Taylor interview with Zimbabwe Independent

Posted by brmtaylor.com admin on October 19, 2007

Earlier this week, Zimbabwean newspaper, the Zimbabwe Independent, interviewed Brendan Taylor. The focus was on his two heroics, the last ball 6 against Bangladesh and his 60* against Australia. Thanks to maehara at zimcricketnews.com for posting the article, I may not have seen it otherwise.

To summarize, Taylor said in the game against Bangladesh that all he needed was to be confident on the last ball, and that the bowler, Mashrafe Mortaza was under immense pressure.

And about the win over Australia, Taylor speaks of the praise Ricky Ponting gave him:

"Coming from the best player in the world, itís a massive compliment you can receive. We all want to play like the Australians, but when you get Ponting talking of you highly itís something special"

"The only other teams we have beaten are the likes of Bangladesh, so thereís no doubt beating Australia will remain the highlight of my career for some time to come. It does boost my confidence and inspire me to work harder."

"I feel thereís a lot of us who have started to prove ourselves. We all knew we had the ability, but itís been a matter of time. Weíve been around as a unit for some time and results should start coming now."

"And if we could beat Australia, thereís no reason we canít beat anyone else. The victory was a big stepping stone."

He goes on to talk about his upbringing, saying how his father was a major influence, despite not being a cricket player himself. He says he was lucky to go to Lilfordia Primary School, where his talents were nurtured by Ian Campbell, former national team captain Alastair Campbell's father.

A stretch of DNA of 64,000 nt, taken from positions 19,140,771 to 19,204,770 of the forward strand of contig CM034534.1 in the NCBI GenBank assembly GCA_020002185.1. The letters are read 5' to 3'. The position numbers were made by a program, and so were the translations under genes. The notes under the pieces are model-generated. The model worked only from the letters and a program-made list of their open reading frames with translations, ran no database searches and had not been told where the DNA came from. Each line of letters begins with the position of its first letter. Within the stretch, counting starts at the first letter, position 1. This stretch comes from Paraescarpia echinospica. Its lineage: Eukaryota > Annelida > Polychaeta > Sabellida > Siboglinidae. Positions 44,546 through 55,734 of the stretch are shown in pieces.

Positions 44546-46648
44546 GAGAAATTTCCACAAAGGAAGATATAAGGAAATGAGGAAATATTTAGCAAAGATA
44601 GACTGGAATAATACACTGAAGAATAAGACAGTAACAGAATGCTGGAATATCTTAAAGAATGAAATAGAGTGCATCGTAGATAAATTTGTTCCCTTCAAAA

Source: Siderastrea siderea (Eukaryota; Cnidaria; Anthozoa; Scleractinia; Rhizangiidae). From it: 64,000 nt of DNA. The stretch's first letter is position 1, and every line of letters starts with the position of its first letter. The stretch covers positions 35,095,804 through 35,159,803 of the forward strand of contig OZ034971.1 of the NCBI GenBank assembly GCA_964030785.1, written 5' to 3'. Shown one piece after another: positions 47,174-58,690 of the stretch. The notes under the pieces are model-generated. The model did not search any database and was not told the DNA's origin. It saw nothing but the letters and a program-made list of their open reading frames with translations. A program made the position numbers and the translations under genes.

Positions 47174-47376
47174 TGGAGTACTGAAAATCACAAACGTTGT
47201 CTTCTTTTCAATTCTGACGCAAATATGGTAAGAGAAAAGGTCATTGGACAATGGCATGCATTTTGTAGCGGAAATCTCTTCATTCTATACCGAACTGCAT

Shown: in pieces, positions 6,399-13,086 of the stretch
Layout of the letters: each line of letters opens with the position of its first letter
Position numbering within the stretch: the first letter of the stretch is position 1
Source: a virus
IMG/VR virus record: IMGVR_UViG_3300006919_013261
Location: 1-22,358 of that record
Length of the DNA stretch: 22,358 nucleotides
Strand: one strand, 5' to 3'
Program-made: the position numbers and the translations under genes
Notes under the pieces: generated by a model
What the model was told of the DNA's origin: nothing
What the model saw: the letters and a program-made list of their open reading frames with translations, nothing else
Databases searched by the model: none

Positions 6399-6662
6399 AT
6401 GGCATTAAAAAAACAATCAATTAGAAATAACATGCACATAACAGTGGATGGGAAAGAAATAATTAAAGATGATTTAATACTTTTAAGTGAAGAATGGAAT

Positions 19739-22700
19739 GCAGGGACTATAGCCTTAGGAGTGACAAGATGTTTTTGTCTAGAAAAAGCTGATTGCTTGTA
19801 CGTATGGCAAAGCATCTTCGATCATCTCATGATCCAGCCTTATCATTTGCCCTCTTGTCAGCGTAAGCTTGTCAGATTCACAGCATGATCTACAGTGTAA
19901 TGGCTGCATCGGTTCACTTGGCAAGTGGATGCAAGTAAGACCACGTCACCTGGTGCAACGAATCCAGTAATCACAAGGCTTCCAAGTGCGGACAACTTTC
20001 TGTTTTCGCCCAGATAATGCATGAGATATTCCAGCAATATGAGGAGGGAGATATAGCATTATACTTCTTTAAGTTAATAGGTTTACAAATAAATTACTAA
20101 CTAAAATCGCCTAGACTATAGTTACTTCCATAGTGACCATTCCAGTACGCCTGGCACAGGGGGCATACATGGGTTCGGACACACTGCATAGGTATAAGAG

"I can say I was fortunate to go to Lilfordia where my career was moulded. My father didnít play cricket but he has helped me mentally", Taylor told the Independent.

And we know now why Tatenda Taibu is behind the stumps again:

"I enjoy keeping wicket because it keeps you involved. But at the moment Iím happy as well just batting since Taibu returned."

"I had the gloves during the Twenty20 in South Africa as we needed Taibu in the field because heís good and athletic and you canít afford to let off easy chances in that form of cricket."

"But right now Iíll have to concentrate on my batting but should I get the chance to keep wicket Iíll be happy to do both."

Taylor presented himself very well in the interviews, and it looks like this is the beginning of a very successful career for Zimbabwe. He hopes the team can return to Test cricket, where he averages over 20, by May 2008.

The full article can be viewed at the Zimbabwe Independent website. I have also made it available here should the original article disappear.